, sion for magnificence, and accordingly filled it with palaces, markets, temples and porticoes, as his humour inclined. The city in these features of it seems far beyond the demands of the region and of the inhabitants. These are of many nations; -Greeks, Romans, Egyptians, Arabians, as well as Jews and Samaritans, being found here, either as permanent citizens, or as strangers resorting hither for purposes of traffic.


We soon found our way to the merchant's house to whom Onias had commended me, who gave me a hospitable welcome to the city of Herod. Upon inquiring after the Tetrarch, and in what way access was to be obtained, and whether he were at present in Machærus, I learned that he was now dwelling in the palace within the fortress, that he was easy of approach, and moreover was with impatience awaiting my arrival, of which Onias had given him warning.

When I had been refreshed by the sleep of a long night, and had satisfied my love of what is new and strange by examining different parts of the lower city, I turned towards the citadel, within which stands the palace of Herod. Although there are in the lower city other palaces, costly and sumptuous, which he also occupies when his inclinations prompt, - yet for the most part, as I have learned, he confines himself to this within the fortress. This place is reached only at one point, and by one passage, which is a bridge, - covered by an arch, and more like a subterranean tunnel than a bridge, thrown across a deep gulf, that separates one part of this mountain from another. On the smaller part stands the Fortress of Machærus, entered in the way I have described. On every other side it is wholly inaccessible; since the precipices which nature has reared are impossible of ascent, and superadded to them are the lofty walls and towers, a hundred cubits and more in height, rebuilt by the great Herod, when they had been demolished by the Romans in their conflict with Aristobulus. Only it must be said, that the structures of Herod are greatly inferior, in both extent and strength, to those that had before been built by our king Alexander.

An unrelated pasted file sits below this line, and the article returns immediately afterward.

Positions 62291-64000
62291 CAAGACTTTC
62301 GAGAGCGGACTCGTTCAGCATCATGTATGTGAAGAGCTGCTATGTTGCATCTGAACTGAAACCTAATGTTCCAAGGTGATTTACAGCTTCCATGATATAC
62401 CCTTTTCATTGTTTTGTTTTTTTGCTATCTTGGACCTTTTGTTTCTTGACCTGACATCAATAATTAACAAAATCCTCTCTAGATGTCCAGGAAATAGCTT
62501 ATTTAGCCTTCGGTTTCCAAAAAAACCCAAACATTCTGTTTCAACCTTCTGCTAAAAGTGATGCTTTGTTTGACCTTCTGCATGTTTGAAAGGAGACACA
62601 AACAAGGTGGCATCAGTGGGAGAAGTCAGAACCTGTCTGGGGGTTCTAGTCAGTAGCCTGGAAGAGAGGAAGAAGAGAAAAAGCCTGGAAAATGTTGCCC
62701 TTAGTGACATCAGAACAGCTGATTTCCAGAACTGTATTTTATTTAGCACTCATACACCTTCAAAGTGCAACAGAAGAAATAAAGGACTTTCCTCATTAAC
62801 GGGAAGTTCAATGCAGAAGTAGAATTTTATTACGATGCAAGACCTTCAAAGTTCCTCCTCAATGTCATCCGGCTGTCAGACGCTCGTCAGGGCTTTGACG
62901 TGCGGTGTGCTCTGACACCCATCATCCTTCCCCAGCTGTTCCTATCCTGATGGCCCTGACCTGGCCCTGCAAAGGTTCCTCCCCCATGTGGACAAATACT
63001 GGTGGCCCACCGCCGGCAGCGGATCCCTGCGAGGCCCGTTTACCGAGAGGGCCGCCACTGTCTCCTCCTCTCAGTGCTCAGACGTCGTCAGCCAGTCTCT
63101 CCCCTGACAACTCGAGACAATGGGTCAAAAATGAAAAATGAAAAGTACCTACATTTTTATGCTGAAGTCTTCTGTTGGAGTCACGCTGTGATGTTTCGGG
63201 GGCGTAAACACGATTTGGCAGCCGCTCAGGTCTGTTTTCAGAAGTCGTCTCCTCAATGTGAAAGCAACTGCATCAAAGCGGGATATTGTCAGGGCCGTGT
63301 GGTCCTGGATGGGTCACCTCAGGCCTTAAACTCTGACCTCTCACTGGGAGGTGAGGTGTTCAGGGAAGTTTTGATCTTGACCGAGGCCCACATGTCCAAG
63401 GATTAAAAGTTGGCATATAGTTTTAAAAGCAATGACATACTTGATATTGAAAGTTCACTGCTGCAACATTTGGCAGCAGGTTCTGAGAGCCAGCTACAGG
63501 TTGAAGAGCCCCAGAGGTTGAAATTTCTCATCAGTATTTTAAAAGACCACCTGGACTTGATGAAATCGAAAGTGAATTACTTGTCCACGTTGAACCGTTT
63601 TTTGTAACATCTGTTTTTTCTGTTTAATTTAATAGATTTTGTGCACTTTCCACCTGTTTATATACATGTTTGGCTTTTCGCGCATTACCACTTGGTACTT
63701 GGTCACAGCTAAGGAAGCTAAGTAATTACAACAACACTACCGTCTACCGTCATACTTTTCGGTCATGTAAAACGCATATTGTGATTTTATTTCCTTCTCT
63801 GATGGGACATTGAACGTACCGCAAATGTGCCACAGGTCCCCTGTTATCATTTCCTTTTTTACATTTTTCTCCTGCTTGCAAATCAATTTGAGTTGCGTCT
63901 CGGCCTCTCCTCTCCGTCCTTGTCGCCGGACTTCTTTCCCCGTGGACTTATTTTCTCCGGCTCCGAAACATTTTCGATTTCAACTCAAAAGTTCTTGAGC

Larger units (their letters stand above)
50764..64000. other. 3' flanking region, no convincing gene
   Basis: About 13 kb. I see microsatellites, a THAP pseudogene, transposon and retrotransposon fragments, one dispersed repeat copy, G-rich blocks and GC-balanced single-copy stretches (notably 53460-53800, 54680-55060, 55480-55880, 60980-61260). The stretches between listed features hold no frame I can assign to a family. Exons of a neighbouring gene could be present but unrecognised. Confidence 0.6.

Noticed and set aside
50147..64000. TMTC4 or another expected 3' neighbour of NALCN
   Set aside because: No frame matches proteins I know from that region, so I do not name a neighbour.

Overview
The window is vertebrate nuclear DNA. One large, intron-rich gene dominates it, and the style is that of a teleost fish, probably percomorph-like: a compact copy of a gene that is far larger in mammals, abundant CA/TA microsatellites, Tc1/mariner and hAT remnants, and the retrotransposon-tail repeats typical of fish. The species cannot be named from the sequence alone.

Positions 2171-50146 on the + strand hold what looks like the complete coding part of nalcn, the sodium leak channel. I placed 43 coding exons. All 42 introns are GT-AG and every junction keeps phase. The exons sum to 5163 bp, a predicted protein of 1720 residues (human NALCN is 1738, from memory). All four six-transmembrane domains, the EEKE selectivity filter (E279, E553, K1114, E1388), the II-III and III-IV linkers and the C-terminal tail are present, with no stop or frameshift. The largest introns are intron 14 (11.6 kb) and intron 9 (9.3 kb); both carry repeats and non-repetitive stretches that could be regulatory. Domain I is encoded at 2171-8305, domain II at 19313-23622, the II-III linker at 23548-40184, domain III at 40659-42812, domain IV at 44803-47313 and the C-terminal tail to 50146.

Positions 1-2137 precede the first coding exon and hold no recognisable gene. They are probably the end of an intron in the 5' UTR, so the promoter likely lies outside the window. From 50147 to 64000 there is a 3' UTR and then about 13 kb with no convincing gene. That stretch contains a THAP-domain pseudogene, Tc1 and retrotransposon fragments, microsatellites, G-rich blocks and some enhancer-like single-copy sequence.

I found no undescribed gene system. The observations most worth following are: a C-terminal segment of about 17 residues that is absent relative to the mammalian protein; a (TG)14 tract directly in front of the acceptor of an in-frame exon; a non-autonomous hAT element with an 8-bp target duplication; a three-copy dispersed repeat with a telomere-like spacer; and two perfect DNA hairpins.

When I had passed the huge gateways at either extremity of the bridge, both of which were guarded by soldiers, I entered the space enclosed by the walls of the citadel, in the centre of which rose before me the palace of the Tetrarch, magnificent in its vastness, and beautiful by reason of the multitude of its polished columns, its lofty porticos, and the richness of its various decorations. Before it, and surrounding it on all sides, were groves of every fruit tree and flowering plant, brought from all parts of the world. No tree could, I believe, be named, in any way remarkable, distinguished either for its beauty of form, or the flavour of its fruit, or the odour of its blossoms, that might not be found here. In all directions also, fountains of water were throwing up to a great height their refreshing showers or columns. Long ranges of other buildings, designed for the chief officers of the king, for all such as chose to resort to his court, as well as for the great garrison which is always maintained here, were seen in different parts of this large enclosure, seeming almost, for extent, like those I had left on the other side of the bridge. The scene was made to appear full of life also, from the movements of troops of soldiers on the walls or the platforms beneath to the sound of their warlike instruments, and from the numbers of those who appeared to be visitors of the king, and who were walking among the trees or reposing by the side of the fountains. A busy multitude also of slaves were labouring at their different employments, in preserving in their order the grounds and the buildings, or performing the errands committed to them.